In my book, The Absolutely Unbreakable Rules of Service Delivery, I mention that I have worked hard to apply certain rules across both my personal and professional lives. One of these rules has served me well across the board: We Only Work with People We Like
At home, this is largely about work/life balance and leading a basically stress-free life. At work, it’s also about productivity, team development, and supreme customer service.
Too many people — maybe even the majority — start out their businesses believing that they have to take every job and every dollar they’re offered. In fact, I’ve read in books the offhand statement that, “when you start out and have to take any job you can . . ..” But that’s not true! (This book also has chapters explaining why you don’t have to take every penny that’s offered to you.)
But the rule about working with people we like is not about money, or the fear of losing it. It’s about creating a much better, healthier, more profitable business if you choose to work with people you like. Plus, there’s a bonus: You won’t get a bleeding ulcer from the stress of a business you created but don’t enjoy working in.
Working with people you like will dramatically reduce the stress in your company. I hope that just makes sense. Think about your favorite client. They make you happy, right? Now think about your least favorite client. Did your blood pressure just go up? Are you on the verge of telling me what those losers did just last week?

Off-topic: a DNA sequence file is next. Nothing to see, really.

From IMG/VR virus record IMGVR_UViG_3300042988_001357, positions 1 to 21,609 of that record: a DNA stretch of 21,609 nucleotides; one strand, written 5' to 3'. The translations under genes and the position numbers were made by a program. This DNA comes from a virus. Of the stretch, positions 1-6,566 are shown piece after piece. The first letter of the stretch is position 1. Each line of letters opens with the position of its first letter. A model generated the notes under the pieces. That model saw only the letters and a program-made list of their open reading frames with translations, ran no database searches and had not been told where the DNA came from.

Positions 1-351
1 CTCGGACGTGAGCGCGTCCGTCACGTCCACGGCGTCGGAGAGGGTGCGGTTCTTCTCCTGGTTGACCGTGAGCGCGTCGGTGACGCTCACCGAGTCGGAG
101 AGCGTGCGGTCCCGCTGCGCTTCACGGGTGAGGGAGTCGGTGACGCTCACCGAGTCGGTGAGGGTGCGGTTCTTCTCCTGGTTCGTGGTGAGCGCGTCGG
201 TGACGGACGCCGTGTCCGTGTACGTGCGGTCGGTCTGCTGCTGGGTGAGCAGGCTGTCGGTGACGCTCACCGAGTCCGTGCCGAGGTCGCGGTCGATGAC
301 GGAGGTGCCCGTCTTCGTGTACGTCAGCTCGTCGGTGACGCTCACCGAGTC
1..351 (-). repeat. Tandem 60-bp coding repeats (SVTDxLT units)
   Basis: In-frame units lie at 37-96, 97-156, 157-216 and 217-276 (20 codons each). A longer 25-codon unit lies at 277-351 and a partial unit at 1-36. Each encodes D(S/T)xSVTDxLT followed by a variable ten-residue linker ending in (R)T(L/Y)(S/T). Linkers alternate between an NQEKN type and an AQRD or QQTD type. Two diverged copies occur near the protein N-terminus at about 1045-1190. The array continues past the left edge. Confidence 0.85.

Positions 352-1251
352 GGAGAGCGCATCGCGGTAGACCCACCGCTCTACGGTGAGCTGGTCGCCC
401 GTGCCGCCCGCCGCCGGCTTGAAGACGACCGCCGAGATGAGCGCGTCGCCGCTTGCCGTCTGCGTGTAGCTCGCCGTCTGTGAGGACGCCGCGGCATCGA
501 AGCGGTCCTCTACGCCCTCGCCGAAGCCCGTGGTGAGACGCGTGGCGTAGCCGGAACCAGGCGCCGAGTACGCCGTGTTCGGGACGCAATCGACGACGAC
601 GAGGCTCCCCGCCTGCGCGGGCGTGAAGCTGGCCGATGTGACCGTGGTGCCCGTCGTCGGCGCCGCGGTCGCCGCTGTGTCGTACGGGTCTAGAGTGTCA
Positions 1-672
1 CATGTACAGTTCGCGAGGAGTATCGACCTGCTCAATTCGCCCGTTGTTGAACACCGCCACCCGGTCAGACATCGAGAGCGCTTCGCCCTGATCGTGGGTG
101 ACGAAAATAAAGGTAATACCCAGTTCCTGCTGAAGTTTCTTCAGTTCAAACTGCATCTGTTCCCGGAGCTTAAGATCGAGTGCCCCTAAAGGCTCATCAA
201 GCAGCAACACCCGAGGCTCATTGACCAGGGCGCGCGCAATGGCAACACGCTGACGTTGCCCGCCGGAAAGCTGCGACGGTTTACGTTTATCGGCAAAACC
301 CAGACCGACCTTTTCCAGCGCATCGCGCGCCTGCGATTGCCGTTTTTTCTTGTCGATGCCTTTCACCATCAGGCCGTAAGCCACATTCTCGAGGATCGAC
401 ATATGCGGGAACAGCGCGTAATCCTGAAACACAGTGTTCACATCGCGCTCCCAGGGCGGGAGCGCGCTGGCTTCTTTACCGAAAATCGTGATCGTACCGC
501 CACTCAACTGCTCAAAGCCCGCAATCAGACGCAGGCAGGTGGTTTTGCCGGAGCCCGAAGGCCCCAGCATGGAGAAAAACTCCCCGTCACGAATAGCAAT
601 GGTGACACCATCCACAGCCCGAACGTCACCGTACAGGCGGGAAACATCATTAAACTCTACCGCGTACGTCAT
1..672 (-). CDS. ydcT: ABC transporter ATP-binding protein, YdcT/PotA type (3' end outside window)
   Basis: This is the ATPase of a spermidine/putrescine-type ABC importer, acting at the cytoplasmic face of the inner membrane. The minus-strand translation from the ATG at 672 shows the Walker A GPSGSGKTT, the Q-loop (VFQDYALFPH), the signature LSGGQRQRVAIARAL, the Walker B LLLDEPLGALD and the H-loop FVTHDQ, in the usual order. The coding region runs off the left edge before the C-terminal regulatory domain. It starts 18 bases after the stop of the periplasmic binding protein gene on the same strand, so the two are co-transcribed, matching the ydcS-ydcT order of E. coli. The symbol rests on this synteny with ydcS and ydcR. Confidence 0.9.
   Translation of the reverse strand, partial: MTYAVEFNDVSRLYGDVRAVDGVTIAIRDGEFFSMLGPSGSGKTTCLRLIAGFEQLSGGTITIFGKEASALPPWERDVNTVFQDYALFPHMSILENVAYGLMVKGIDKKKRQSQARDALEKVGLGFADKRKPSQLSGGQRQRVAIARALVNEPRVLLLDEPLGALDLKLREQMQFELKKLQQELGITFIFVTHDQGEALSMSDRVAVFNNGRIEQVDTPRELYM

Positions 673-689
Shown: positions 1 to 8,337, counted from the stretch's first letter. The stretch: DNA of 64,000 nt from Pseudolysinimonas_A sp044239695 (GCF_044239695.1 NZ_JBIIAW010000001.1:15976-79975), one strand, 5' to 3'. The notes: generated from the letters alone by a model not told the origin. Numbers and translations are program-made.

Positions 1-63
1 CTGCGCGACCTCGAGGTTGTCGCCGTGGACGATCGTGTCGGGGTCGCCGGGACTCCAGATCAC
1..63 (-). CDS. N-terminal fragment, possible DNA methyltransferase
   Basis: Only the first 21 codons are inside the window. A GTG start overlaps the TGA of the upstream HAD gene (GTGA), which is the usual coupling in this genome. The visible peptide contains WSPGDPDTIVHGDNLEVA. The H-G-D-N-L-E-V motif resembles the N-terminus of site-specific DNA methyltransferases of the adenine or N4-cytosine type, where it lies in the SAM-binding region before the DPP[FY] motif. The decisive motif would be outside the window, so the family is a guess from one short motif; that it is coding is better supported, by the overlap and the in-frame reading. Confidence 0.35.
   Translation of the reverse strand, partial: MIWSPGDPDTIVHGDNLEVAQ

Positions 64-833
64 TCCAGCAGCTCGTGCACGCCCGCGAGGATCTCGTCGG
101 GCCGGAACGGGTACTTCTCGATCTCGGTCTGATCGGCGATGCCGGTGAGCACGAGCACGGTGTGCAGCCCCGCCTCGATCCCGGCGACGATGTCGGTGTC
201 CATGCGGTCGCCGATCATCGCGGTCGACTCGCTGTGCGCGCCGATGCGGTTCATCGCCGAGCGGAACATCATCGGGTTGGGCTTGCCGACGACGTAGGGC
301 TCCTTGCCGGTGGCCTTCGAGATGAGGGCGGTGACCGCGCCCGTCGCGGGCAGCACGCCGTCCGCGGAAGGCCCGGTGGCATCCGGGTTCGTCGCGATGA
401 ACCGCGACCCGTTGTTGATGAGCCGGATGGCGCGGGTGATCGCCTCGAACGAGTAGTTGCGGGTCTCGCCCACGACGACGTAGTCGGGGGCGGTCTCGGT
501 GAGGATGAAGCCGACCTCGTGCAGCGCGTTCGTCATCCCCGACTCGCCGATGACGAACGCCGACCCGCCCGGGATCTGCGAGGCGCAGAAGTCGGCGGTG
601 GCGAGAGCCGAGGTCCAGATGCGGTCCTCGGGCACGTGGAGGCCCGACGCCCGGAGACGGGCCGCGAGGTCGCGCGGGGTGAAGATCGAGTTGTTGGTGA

Many, many, many business owners have argued with me about this over the years. They are adamant that they have to work with jerks because they need the money.
Trust me: There are enough nice people in the world that you can base your business on working with nice people! The number of nice people might appear to have gone down recently, but if you get off Facebook and go talk to business owners, it’s still a significant chunk of the population.
You really can build a business only dealing with people who are not rude, not arrogant, and not abusive.
The second largest client I ever fired had been with me for about ten years. Our relationship started out super-friendly. They were really great to work with. I remember when my brother Manuel came to work for me and went to this client for the first time. He sent me a text message that said, “Man, these people love you. They will never leave you.”
This client was run by a man and wife team. She was always nice to us, but we saw her turn on people and become arrogant and abusive to others. One by one, as they became richer and more successful, she fell out with one vendor (or employee) after another.
Eventually, they became arrogant and abusive of my technicians. I sat them down and I said, “This is a one-strike-and-you’re-out kind of thing. You cannot talk to my technicians like that.” It did not go over well. They made it clear that they were the boss, they were paying the bills, and they can do whatever they want. I was a contractor and not in charge of this relationship.
So, I wrote them a note and I fired them. That contract was worth about $75,000 per year. It hurt at first. But this move also dramatically reduced the stress inside my business and let my employees know that they are valuable to me.
Several good things came out of this. First, my employees loved it. They clearly knew where they stood: Above one of our largest clients. For a few years, technicians would tell that story to new employees. So, you see, the culture begins to perpetuate itself.